Woman honored for garden's glory

October 30, 2003|by MARLO BARNHART

Even after years of keeping the Potomac Towers flower garden at peak glory, Jane White said she has never thought of it as hers. Sharing the beauty of nature with others was one of her main goals.

That changed Wednesday morning during a brief dedication ceremony held between the raindrops. The flower beds outside the main entrance of the senior living center on Baltimore Street were officially named "The Jane White Garden" and adorned with a plaque and an angel statue.

"I wasn't expecting this," White said at the conclusion of the ceremony.

White wasn't planning to work in the flower garden Wednesday because it had been raining off and on all day. Still most days, using her walker, she manages to go down to weed and spruce things up.


The Hagerstown Housing Authority has been providing the plants and gardening supplies while White has maintained the garden free of charge since the mid-1990s.

"I always had flower beds where I lived before I came here," White said. Until 1990, she lived on Howard Street in Hagerstown.

For Wednesday's ceremony, fall mums were provided by the Potomac Towers Neighborhood Watch, according to Phyllis Gorman, president of the group. The housing authority arranged for the plaque and the statue.

White said there had been brilliant fall flowers along the wall approaching the driveway in recent weeks. "But someone came along and cut down those blooms too soon," she said.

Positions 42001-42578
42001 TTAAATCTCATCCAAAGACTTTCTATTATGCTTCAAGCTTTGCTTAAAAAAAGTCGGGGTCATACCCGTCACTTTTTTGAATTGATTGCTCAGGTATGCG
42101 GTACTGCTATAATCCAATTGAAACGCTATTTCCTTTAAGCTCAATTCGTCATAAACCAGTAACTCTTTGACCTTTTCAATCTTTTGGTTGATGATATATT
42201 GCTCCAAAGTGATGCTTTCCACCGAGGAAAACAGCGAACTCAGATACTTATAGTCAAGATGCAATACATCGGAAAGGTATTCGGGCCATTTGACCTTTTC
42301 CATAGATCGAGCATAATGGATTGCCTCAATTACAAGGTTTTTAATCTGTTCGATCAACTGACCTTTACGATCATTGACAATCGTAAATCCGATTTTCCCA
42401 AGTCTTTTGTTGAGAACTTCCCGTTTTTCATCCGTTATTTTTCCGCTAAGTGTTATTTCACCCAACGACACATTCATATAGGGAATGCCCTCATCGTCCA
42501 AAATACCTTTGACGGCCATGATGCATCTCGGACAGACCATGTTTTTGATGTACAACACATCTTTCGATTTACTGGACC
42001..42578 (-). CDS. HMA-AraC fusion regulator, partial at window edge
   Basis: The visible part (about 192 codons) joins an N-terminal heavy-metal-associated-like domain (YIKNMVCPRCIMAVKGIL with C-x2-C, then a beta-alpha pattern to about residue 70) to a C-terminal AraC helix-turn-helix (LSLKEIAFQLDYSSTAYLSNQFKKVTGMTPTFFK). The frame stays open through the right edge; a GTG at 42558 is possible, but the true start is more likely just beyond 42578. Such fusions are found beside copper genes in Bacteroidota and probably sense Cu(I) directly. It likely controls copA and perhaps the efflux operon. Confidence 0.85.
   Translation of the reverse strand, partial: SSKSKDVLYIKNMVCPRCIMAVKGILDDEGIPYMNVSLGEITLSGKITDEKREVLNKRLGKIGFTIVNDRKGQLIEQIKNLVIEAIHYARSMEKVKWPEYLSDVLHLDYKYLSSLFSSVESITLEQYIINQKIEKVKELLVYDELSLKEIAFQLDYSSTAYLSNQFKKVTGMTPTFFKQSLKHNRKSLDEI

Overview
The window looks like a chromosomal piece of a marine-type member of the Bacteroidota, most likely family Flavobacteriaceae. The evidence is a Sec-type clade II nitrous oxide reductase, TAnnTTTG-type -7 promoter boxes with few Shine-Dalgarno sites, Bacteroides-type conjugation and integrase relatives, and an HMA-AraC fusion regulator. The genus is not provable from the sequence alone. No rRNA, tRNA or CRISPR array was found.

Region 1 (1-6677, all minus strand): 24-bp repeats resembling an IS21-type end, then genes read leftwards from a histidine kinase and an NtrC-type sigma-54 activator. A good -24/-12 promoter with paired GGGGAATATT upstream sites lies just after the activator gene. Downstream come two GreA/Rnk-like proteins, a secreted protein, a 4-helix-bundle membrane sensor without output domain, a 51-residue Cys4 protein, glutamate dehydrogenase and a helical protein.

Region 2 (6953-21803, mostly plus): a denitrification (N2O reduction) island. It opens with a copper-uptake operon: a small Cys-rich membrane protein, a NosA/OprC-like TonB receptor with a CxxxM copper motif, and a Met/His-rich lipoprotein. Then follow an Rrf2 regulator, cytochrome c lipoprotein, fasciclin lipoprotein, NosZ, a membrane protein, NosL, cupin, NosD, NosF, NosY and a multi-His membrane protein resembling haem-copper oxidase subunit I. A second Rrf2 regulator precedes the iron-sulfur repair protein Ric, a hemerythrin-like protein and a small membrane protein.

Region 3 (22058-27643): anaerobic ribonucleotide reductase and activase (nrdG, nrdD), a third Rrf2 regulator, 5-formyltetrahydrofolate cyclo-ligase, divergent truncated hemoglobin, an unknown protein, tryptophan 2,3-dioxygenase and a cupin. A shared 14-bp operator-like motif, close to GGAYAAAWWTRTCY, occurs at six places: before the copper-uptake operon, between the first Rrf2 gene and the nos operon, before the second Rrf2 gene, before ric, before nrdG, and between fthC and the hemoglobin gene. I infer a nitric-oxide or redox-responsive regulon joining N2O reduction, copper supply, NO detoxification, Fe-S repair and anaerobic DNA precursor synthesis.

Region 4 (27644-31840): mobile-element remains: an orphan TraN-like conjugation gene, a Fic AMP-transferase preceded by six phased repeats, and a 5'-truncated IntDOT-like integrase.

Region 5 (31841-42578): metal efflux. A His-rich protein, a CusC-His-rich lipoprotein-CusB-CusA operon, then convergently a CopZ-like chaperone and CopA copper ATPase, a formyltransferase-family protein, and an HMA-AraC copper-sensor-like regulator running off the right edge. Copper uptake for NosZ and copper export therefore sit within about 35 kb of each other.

After introductions by Ted Shankle, executive director of the housing authority, Arthur Page, a Potomac Towers resident, read a poem entitled "The Spirit of Serving."

While the dedication was a surprise to White, her son, Larry White, was in on the plans and, although unable to attend, sent a card for the occasion.

In his card, White's son remarked to his mother on how he regretted that she would no longer be caring for the gardens. She read that and took issue.

"I'm still going to do it. I'll be going out there as long as I can," White insisted. Indeed she said she would soon be mulching and weeding to get ready for winter - but just not every day.

Joining White at the ceremony was one of her close friends, Pat Gooding. "Jane is the sweetheart of Potomac Towers," Gooding said.

White said she uses the trial and error approach to gardening, staying with what works and getting rid of what doesn't.

The Herald-Mail Articles